The work in the retrospective will be in two distinct sections: Glasgow photographs, which capture a vanished world of grubby children playing on half-demolished streets, and the later international photographs which have a quiet, poetic quality: women on the Paris Metro, lost in their thoughts; cats on a quayside in Greece; a couple embracing, their faces hidden from us, in a pose that suggests deep trauma rather than romance, while further up the same street a man bends almost comically under the bonnet of his car.
Leading Scottish photographer and lecturer Robin Gillanders writes in an essay in An Eye on the Street: “[David Peat] has a very particular vision: a precise sense of frame and form… a finely judged anticipation of ‘the moment’. These are the quintessential and unique skills of ‘straight’ photography. They are skills with can be fine-tuned with experience, but they cannot be taught.” Looking through the images, David Bruce marvels at what he calls Peat’s “invisibility cloak… which allowed him into people’s personal spaces and out again without them every noticing”.
“He almost always shot wide-angle, 35mm, which means you have got to get close to the subject. I asked him if he’d ever got hit, but he said he never had, he would just make it look like he was photographing something else. Perhaps you get slightly closer to David Peat through his photography than through his films.”
At the heart of Peat’s work, in both film and still photography, was a passion for the human, for telling the stories of ordinary – or, as he prefered to see it – extraordinary lives. BBC producer Tony Nellany, a friend of Peat’s who worked with him in his last months to complete A Life Through the Lens speaks of a man full of warmth and humour.
“David’s whole thing was about capturing humanity, that was his mantra, he wanted to try and tell people’s stories. He had a wonderful way of connecting with people. He could relate to anybody, whatever their background was. His subjects never felt he was there to film them, more as a friend who just happened to have a camera. I phoned round lots of his past contributors to make this film, and without exception they all agreed to help – that’s not usual in television.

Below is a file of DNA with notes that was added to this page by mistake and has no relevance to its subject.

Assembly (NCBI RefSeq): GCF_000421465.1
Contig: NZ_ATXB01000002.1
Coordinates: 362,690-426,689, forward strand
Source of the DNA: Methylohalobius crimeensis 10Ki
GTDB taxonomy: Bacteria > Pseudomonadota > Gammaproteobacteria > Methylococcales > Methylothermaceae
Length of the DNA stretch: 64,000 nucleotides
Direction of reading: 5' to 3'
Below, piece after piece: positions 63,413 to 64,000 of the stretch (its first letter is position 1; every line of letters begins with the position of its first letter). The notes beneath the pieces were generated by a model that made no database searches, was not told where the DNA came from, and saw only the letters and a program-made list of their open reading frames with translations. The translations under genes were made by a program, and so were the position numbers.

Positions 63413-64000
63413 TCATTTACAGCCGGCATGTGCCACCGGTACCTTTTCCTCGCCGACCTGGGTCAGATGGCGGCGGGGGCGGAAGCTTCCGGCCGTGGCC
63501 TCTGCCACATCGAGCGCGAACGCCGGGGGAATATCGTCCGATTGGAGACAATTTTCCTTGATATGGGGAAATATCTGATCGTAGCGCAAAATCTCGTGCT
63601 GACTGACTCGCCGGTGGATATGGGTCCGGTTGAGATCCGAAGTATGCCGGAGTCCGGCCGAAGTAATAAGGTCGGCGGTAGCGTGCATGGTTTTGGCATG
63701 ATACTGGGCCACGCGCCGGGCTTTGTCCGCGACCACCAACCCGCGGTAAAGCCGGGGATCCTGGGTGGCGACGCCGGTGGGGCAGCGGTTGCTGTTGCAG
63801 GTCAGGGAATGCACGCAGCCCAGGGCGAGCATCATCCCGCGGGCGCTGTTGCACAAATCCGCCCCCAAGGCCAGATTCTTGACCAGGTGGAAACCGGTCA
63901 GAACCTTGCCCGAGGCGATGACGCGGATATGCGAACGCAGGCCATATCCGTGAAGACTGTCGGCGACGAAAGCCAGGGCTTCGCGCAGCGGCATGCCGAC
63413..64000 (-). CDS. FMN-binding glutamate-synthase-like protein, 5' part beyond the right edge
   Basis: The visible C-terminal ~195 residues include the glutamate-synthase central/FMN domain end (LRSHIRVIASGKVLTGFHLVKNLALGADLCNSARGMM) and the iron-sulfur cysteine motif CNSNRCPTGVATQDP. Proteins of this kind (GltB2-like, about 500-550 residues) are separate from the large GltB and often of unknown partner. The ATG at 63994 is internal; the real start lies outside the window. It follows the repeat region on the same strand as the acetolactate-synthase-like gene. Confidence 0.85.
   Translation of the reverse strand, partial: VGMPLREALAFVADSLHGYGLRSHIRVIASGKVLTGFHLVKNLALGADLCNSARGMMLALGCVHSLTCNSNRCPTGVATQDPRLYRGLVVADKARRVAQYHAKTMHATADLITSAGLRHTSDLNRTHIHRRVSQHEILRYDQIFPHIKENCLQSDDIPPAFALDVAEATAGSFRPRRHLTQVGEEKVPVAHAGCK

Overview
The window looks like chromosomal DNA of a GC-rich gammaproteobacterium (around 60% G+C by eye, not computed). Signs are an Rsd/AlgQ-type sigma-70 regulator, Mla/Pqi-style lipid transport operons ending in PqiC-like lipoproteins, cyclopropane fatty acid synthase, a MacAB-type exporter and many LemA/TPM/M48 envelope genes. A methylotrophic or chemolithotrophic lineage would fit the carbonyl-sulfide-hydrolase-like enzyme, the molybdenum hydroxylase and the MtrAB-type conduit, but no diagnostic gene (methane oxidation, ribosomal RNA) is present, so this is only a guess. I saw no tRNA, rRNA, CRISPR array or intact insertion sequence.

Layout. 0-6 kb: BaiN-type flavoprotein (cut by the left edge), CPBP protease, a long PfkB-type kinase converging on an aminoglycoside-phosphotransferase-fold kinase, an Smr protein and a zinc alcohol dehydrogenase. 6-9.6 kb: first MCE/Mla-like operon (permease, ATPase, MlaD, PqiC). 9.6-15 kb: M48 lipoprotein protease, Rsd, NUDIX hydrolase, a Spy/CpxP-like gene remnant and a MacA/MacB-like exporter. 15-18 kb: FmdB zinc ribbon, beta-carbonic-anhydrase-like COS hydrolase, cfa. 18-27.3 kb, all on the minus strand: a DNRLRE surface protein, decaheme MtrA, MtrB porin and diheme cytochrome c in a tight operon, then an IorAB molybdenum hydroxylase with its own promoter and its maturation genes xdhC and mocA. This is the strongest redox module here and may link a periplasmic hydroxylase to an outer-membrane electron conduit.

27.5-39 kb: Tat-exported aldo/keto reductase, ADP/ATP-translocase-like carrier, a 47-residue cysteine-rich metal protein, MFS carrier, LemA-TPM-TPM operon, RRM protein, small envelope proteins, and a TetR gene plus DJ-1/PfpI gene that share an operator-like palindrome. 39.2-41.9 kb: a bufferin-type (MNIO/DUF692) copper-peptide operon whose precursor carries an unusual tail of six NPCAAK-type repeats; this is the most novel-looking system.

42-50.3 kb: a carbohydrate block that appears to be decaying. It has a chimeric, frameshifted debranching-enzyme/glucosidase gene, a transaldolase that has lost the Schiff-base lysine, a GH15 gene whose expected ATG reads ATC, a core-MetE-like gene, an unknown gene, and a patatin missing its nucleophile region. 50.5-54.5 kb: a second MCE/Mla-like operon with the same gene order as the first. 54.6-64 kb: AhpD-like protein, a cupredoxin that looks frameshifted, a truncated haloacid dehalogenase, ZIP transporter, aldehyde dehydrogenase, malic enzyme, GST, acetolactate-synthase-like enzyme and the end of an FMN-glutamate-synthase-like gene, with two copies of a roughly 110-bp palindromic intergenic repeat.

“Watching him work was pretty incredible, he could see the shot long before any of us knew what was going to happen, he was always in the position ready to catch it. It was almost like a form of intuition.”
Yet Peat remained extremely modest about his skills, questioning Nellany on why the BBC would want to make a programme about him.
“It was the same with his still photography,” Nellany says. “My colleagues in BBC News put together a slide show (for the website) which, when it went live, received 370,000 hits. To which David replied ‘370,000 hits, are you kidding?’, and came in to interrogate the journalists the next day. He simply could not believe that people would react to his work that way.”
He said Peat was not only a gifted documentary-maker but a talented teacher and mentor who was passionate about passing on his skills. “I went to see him two days before he died with a rough cut of the programme. He was lying in bed, gravely ill, watched the clips on a laptop and then proceeded to give me a whole list of notes. The real sadness in this is that when we started making this film, we never envisaged we would get to a point where we would finish it and he wouldn’t see it. We hope he’ll be sitting somewhere watching it – writing a list of things he would change!”
• A Life Through the Lens: David Peat, will be broadcast on BBC2 Scotland tomorrow at 9pm; David Peat, photographer: A Retrospective, is at Streetlevel Photoworks, Glasgow, 8 June-5 August; An Eye on the Street is published on 8 June by Renaissance Press, priced £9.99, www.renaissancepress.co.uk. For more information on Peat’s photographic work see the website at: www.davidpeatphoto.com